Tuesday, December 6, 2011

The Deep Black Earth

Fall is a wonderful time for the gardener.  I am in love with the richness of the season and the potential I can feel for next year.  While most of the garden around here is settling down into dormancy, there are still some things to do.  

I'm very happy with my little trees, all of which I planted (or transplanted) when they were tiny.  A walk around the yard shows the hawthorne, crabapple, river birch and redbud all much taller than me.  One of my two hollies, below, (both "found" as seedlings)  turned out to be female so now I'm enjoying her bright red berries!  The male is about chest high, nice and bushy, while the one pictured below is about 2 1/2 feet tall.  I planted them both when they had about 4-5 leaves and were a few inches tall. 
Here's something I started finding in and around my gardens which was new to me (below).   This one is in a little sapling which decided to grow next to my compost area.  It's an egg case of a praying mantis.  While it looks kind of foamy, it's very hard and dry to the touch. I love seeing them, since I love having praying mantises around.  
Not too long ago, a friend of mine who lives in "Pennsylvania Dutch country" mentioned some lore about these egg cases:  the height of the cases above the ground shows how much snow we are going to get this winter!  I'm hoping this is just an old "wives' tale" because this egg case was at my eye level!!!!

On beautiful Fall weekends, I love to get outside and get something accomplished.  The last weekend I was at home, the weather was phenomenal--mostly sunny with temperatures in the high 60's and no wind. Almost all of my trees' leaves were down, so I decided to start some deep black composted soil for next year's garden.  As I raked, I was a little bit torn--I think that the leaves are really needed around the side yard because the soil is so sandy that the grass can't grow in some parts.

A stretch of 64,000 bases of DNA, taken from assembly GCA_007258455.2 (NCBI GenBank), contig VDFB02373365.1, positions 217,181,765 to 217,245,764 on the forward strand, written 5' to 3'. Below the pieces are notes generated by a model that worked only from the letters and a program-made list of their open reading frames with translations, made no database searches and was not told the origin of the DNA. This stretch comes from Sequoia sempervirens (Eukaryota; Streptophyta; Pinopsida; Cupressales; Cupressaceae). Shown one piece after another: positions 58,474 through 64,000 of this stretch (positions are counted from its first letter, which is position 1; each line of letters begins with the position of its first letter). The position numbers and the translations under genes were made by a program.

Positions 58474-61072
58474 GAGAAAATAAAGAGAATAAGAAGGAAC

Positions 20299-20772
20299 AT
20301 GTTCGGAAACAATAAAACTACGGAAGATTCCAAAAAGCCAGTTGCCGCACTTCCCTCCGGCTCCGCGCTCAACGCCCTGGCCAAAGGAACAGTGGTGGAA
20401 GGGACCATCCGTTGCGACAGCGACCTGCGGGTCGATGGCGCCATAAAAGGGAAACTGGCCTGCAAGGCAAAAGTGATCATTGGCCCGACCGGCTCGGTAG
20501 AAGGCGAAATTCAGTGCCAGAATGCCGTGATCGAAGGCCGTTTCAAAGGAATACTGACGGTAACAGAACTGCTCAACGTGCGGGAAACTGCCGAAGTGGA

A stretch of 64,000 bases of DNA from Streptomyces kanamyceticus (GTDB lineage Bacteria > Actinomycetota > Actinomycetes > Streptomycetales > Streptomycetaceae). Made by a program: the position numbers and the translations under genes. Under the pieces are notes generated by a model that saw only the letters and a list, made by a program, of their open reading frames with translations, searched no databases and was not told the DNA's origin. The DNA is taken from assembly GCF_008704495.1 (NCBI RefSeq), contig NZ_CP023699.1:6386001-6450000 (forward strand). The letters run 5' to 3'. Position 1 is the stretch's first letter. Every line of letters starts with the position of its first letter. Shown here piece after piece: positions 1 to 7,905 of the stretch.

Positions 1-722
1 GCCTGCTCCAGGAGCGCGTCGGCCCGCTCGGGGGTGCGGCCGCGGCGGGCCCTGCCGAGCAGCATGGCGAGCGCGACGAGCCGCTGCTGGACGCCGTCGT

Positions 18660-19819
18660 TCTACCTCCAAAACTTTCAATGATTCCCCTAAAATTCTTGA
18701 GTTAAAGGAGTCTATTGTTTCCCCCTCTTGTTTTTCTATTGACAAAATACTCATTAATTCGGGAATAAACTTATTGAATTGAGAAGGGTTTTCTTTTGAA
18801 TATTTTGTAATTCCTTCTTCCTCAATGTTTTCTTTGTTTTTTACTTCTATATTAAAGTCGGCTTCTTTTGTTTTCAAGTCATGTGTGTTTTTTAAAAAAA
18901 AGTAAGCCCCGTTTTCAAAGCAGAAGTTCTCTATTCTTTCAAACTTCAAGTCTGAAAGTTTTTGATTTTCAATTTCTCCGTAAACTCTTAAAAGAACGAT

But grass isn't my thing, so I raked.  Between the big cherry out front and the two maple trees on the side, I easily gathered several huge piles.  Using an old trick from my former father-in-law, I raked the piles onto an old double sheet and used it to transport the leaves to the compost area--I think it was 6 trips!  

So I pulled the semi-composted grass cuttings and vegetable parings out of my compost "bin," piled the leaves in, and intermittently tossed the old stuff on top.  In the end (and I pulled out the tape measure because my estimates are unreliable) my pile of leaves mixed with the started compost is 5 ft. tall, 7 ft. wide and 6 ft. deep--officially big enough it to create its own heat, from what I've read!  
By the time Spring returns, (with a couple of turnings probably) I should have some beautiful, deep black earth to mix into my mediocre soil for my herbs, flowers and vegetables to enjoy.  Can't wait!

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